Your roof may be leaking if you find water stains forming on your ceiling or mold growing on your walls. You should also check for leaks if you hear dripping noises or find a puddle of water anywhere in your home. Finally, water can get into your home if your roof flashing, vent boot or shingles are damaged, so you should get these repaired if you notice that they have been compromised.[4]

How Much Does It Cost To Fix Roof Leaks or Roof Damage?

To get a leaky roof repaired, you might have to pay anywhere from $200 to $1,550. When taking into account all types of damage that your roof could incur, the average price to get your roof fixed without completely replacing it is $1,083.[5]

Keep in mind that your deductible will determine whether it is worth going through your insurance company to get your roof fixed. Your deductible is how much money you must pay out of pocket before your insurer will contribute any money toward a covered loss.

You should also consider the fact that filing a roof leak insurance claim could cause your home insurance premiums to go up.

As a result, if you have a $1,000 deductible and need to make $1,200 worth of repairs to your roof, you may decide not to file a claim since the potential increase in your premiums might not be worth the immediate $200 savings you would get by having your insurance carrier cover the repairs.

How To File a Claim for a Roof That’s Leaking or Damaged

If your roof incurs substantial damage that you can’t afford to take care of on your own, you should take these steps to file a homeowners insurance claim:

  1. Call an agent at your homeowners insurance company and let them know that you would like to file a claim.
  2. Take pictures of the damaged parts of your roof and record any other important information surrounding your losses.
  3. Patch up holes and make other emergency repairs as necessary to keep your home from being damaged any further.
  4. Inform your mortgage lender that you are filing a claim due to damage to your roof.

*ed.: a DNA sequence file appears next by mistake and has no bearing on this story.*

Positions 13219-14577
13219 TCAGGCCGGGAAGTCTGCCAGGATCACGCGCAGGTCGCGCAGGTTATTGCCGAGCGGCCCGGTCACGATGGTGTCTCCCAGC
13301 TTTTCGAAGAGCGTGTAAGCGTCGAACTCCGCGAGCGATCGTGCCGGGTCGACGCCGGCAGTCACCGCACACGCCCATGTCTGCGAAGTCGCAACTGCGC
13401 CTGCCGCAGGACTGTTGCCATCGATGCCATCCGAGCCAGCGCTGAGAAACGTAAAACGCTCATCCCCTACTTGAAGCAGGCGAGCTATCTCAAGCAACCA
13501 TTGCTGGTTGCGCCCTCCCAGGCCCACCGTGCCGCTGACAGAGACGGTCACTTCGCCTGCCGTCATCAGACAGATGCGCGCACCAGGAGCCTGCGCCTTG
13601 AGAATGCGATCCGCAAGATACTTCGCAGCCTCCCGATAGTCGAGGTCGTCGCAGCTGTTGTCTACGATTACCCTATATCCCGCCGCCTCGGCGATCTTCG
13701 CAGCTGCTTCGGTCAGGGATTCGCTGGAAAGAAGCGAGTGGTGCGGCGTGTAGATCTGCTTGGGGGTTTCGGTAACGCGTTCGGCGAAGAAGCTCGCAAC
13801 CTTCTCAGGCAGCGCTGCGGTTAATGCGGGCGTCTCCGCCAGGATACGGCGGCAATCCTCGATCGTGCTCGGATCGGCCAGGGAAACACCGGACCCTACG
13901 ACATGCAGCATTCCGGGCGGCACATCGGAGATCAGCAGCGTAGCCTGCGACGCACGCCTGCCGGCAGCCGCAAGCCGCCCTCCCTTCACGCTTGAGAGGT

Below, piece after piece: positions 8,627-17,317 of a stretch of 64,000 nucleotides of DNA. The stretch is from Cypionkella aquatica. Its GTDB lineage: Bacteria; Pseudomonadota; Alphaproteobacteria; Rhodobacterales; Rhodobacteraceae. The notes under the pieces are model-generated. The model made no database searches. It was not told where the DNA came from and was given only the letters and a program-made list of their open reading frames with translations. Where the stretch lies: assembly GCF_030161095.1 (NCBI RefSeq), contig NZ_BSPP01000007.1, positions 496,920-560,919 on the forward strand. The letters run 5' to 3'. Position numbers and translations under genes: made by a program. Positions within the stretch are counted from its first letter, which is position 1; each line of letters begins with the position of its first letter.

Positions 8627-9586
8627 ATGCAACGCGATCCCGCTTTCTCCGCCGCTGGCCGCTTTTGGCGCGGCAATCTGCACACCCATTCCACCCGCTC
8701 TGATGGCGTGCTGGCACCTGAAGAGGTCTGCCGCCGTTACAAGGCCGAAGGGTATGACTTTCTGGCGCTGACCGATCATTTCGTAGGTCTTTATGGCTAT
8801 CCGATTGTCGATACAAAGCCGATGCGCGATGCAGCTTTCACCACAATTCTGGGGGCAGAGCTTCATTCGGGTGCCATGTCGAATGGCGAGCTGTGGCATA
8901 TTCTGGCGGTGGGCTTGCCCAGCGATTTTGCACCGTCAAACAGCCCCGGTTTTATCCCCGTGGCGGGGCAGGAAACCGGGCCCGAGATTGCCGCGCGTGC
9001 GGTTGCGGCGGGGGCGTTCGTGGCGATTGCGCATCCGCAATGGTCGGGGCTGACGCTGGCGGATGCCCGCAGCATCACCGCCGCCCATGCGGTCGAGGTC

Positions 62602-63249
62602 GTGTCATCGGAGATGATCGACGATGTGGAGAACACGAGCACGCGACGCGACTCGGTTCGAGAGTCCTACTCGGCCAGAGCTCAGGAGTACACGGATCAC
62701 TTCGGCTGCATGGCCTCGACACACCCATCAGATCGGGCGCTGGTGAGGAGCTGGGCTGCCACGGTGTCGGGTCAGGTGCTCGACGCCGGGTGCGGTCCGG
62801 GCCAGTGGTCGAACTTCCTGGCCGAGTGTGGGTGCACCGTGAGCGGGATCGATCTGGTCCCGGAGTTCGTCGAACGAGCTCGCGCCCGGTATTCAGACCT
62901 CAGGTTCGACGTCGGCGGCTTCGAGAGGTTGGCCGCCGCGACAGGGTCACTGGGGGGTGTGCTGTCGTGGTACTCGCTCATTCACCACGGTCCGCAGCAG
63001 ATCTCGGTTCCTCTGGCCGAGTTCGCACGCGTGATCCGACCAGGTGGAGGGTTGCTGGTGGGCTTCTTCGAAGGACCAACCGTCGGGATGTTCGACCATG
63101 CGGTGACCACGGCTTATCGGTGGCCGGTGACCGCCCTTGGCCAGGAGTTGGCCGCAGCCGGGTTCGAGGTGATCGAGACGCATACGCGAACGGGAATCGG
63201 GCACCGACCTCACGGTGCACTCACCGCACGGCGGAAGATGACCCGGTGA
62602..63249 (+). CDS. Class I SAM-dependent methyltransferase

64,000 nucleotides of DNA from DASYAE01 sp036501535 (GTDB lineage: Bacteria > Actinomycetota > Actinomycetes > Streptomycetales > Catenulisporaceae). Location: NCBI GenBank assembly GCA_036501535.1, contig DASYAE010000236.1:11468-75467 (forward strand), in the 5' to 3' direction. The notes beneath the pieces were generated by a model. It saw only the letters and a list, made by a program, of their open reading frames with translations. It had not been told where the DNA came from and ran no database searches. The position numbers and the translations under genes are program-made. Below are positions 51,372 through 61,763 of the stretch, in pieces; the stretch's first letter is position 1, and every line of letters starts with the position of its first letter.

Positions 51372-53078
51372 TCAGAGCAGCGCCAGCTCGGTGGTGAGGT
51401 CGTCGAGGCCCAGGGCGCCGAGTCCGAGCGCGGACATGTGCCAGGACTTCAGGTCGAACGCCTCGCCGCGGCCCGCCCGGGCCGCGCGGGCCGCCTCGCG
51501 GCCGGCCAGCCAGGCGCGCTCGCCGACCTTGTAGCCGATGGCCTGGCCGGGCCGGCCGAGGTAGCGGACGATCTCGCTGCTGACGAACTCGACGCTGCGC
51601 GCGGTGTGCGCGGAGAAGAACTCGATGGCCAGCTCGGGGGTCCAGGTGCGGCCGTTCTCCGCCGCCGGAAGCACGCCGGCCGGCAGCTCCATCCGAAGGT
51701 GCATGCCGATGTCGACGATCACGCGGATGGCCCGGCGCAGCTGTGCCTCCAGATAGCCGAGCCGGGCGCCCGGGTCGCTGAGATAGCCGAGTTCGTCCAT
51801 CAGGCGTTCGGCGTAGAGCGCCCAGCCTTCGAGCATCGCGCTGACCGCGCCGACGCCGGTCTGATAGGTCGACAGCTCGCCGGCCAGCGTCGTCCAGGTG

5. Compile photos and other relevant information that you can show to the insurance adjuster when they visit your home to inspect the damage.
  6. Hold on to important documents and track your claim in case issues arise that you need to address.
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Should I file a home insurance claim for a roof leak?

Since filing a claim can raise your premiums, you may not want to file a homeowners insurance claim due to a roof leak unless the cost of repairs is significantly higher than your deductible.

How is roof damage determined?

Roof damage is only covered by your homeowners insurance if it results from a peril that your policy covers such as fire, hail or vandalism.

What is a roof damage deductible?

Your deductible is the amount of money you have to pay out of pocket on all home insurance claims. If you live in an area that is prone to windstorms, you may have to pay a higher wind and hail or hurricane deductible that is set at a percentage of your dwelling coverage limit if your roof is damaged by wind.[6]

Can I get home insurance if a leak is found during an inspection?

You should still be able to get home insurance if a minor leak is found during an inspection, although your home insurance company may either require you to get the leak fixed or charge you more for coverage. 

How long does it take for mold to grow from a leaking roof?

Mold often starts growing 24 to 48 hours after water exposure but the mold might not be clearly visible until 18 to 21 days after your roof starts leaking.[7]


  1. Angi. “How Much Does Roof Replacement Cost in 2023?” Accessed July 31, 2023.
  2. Texas Department of Insurance. “Insurance and Your Roof: What To Know When Buying a Policy or Filing a Claim.” Accessed July 31, 2023.
  3. Farmers Mutual Hail. “Roof Exclusion Endorsement.” Accessed July 31, 2023.
  4. Angi. “7 Signs Your Roof Has a Leak and What To Do About It.” Accessed July 31, 2023.
  5. Angi. “2023 Roof Repair Cost: A Complete Breakdown.” Accessed July 31, 2023.
  6. Insurance Information Institute. “Background on: Hurricane and Windstorm Deductibles.” Accessed July 31, 2023.
  7. Green Orchard Group. “How Fast Does Mold Grow After a Water Leak?” Accessed July 31, 2023.